Food Insecurity on College Campuses

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By: Shannon McCarthy

Hunger is not always as obvious as the man on the street corner with no shoes and a cardboard sign saying “will work for food.” There are hungry people all over the world, in addition to those that are food insecure. “Food insecurity is the lack of reliable access to sufficient quantities of affordable, nutritious food. It is common at colleges and universities across the country, potentially undermining the educational success of untold thousands of students.”1 College is not free in America and it can be very expensive. Nowadays it is pretty much expected for high school graduates to go straight off to get a college degree or go to a two year degree program. Where are these students supposed to get this money from especially if they are from a single parent home or a moderate to low annual income household?


Even a moderate level income family of four has to save and collect pennies to send their children to college. All of this money saved goes straight to the classes and books, with little left for other activities. These “other activities” include eating. Campus meal plans can cost a huge chunk of money and have a limited selection and operation times. The college student ramen noodle diet is joked about but is a serious matter. Many college students are up to their ears paying for tuition, books, rent, parking, you name it. The last bit of their money gets spend on food and extra curricular activities. Food like ramen noodles is cheap for a reason, it provides little to no fresh ingredients, nutritional value, vitamins, minerals or really anything beneficial.

Being a college student means late night study sessions where caffeine and snacks are needed to make it through. Many students do not have the money for that four dollar energy drink or that five dollar protein bar. “Twenty-five percent of community college students qualified as having very low food security, compared to twenty percent at four-year schools.”1 Both of these numbers are high and they show how prevalent food insecurity is.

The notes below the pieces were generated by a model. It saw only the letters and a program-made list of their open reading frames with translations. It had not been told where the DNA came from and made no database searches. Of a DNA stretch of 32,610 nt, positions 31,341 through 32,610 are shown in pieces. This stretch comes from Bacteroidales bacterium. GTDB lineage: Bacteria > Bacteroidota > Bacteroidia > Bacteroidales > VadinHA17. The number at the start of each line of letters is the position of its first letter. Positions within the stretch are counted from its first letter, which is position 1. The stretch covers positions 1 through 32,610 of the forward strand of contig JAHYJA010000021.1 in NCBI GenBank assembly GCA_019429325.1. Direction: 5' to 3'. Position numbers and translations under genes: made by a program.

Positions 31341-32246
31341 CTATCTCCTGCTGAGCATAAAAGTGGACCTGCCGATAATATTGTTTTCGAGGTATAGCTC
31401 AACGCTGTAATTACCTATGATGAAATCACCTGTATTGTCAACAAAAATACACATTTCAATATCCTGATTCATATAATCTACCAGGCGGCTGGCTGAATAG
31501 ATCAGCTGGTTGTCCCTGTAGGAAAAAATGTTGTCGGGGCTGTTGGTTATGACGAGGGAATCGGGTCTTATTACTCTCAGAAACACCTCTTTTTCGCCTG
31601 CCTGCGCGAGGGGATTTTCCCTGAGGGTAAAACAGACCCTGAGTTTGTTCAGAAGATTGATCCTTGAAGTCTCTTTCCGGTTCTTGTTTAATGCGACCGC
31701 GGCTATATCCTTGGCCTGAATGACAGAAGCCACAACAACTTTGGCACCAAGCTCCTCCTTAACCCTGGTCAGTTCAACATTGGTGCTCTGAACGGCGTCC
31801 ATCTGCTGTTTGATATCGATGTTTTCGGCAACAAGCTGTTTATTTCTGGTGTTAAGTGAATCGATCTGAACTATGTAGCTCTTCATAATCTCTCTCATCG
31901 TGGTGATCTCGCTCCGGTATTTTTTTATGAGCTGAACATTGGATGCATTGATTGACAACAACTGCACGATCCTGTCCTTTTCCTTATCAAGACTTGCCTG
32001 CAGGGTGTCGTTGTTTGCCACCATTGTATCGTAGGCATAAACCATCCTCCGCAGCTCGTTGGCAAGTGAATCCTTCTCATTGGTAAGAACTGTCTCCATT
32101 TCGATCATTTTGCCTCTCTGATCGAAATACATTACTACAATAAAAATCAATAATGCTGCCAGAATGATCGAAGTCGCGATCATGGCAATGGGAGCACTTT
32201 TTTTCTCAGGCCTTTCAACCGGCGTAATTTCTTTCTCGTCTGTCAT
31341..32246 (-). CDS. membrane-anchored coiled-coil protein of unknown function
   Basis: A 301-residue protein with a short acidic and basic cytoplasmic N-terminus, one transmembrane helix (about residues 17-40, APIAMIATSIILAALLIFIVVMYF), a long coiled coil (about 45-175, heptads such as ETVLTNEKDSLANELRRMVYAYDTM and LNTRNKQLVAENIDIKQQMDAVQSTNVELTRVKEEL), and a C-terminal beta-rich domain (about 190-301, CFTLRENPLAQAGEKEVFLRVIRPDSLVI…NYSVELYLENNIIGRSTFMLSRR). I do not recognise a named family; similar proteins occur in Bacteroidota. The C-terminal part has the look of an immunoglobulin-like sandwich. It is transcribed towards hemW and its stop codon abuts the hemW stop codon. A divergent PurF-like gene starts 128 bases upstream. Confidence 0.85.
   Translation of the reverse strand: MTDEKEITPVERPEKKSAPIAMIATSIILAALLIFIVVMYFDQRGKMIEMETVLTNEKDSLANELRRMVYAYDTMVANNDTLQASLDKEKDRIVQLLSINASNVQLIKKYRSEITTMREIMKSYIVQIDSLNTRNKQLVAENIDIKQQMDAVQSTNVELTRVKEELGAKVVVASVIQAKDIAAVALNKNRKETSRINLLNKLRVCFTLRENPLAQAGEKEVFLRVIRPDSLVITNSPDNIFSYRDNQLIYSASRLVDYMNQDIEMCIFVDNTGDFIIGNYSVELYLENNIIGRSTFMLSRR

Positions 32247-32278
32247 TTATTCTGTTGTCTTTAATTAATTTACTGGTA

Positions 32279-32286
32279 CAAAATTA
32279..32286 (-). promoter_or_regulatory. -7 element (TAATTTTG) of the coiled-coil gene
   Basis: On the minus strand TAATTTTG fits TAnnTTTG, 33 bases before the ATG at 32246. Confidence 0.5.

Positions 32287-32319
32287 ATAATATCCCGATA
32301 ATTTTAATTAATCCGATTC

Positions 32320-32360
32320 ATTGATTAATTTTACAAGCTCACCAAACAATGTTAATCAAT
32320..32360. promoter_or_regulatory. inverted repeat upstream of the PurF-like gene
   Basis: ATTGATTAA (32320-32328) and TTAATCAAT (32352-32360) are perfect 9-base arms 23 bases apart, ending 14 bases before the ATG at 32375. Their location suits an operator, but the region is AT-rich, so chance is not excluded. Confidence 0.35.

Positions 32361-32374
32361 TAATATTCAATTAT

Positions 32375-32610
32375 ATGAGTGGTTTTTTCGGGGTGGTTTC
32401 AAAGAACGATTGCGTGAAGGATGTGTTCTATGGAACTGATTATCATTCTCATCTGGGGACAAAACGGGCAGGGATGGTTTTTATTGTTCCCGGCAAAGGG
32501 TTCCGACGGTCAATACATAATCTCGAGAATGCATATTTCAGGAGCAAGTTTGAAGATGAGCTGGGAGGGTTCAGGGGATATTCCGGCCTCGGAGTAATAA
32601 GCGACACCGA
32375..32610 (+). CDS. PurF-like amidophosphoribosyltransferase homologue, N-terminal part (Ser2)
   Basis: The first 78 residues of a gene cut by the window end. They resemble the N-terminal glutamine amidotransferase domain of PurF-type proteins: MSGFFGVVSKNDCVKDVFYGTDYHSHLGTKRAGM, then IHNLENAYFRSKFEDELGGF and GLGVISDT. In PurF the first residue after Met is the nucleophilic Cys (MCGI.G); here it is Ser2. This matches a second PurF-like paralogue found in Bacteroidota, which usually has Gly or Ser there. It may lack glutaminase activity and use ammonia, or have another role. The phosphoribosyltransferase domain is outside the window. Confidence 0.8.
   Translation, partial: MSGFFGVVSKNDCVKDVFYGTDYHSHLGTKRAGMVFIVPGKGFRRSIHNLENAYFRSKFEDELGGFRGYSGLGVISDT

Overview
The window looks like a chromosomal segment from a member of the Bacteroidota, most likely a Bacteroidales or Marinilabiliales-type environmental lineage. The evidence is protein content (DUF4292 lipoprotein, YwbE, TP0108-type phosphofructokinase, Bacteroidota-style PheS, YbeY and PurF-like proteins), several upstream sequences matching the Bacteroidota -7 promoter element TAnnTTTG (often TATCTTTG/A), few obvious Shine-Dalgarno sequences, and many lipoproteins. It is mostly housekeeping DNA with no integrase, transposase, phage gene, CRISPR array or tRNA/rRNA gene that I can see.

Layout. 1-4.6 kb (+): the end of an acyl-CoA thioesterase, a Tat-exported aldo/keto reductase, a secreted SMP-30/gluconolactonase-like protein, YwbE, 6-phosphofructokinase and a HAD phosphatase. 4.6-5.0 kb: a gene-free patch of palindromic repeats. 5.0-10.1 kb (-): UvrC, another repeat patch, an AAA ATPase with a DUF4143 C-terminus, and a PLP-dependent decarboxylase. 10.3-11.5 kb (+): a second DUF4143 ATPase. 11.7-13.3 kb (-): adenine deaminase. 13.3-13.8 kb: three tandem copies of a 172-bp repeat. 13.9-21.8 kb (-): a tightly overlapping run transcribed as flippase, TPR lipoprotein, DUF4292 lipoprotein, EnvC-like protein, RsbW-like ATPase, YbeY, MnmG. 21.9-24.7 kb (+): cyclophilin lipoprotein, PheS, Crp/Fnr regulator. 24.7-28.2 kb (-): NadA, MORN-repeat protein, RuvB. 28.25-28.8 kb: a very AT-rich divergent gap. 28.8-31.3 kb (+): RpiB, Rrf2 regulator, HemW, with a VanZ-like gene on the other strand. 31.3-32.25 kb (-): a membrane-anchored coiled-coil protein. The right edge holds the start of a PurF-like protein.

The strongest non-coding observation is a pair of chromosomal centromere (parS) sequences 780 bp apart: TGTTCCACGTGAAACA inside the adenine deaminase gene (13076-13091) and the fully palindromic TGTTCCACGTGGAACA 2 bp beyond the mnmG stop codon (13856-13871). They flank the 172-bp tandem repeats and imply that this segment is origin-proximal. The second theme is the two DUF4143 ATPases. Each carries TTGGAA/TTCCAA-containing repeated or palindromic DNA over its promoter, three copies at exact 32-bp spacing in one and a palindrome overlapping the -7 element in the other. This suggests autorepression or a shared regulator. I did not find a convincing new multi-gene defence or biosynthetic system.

Food insecurity is linked with housing insecurity and a negative impact on education. Some students reported not being able to afford books, missing classes and even dropping classes.1 This shows that food insecurity has more than just a student’s stomach growling. Food insecurity effects all aspects of life and may alter a student’s ability to thrive in classes that they should be able to. Food insecurity may affect physical and mental health. Students with food insecurity are more likely to have a lower GPA than their peers with food security.3

A few ways to eat healthy on a budget apples-1841132_640are cooking at home, buying in bulk, buying frozen foods and buying from local farmers markets.3 All of these options help to save money, waste less food and becoming more food secure. Many colleges have programs with free meals and campus stores with free or discounted food. Taking advantage of these offers is another way to eat healthy and cheap.

Whether you come across the man on the street corner or the college student living off of microwave noodles, lead a helping hand. Help those in need by giving them a snack, inviting them to a potluck, or providing them a few dollars. Hunger is real and everywhere and we can help.


  1. Dubick J, Mathews B, Cady C. Hunger on campus: the challenge of food insecurity for college students. 2016:4-46.
  2. Preidt R. 1 in 4 college students is hungry: survey. HealthDay. 2016 3. Radcliffe S. Nearly 60 percent of college students are ‘food insecure’. Healthline News. 2014

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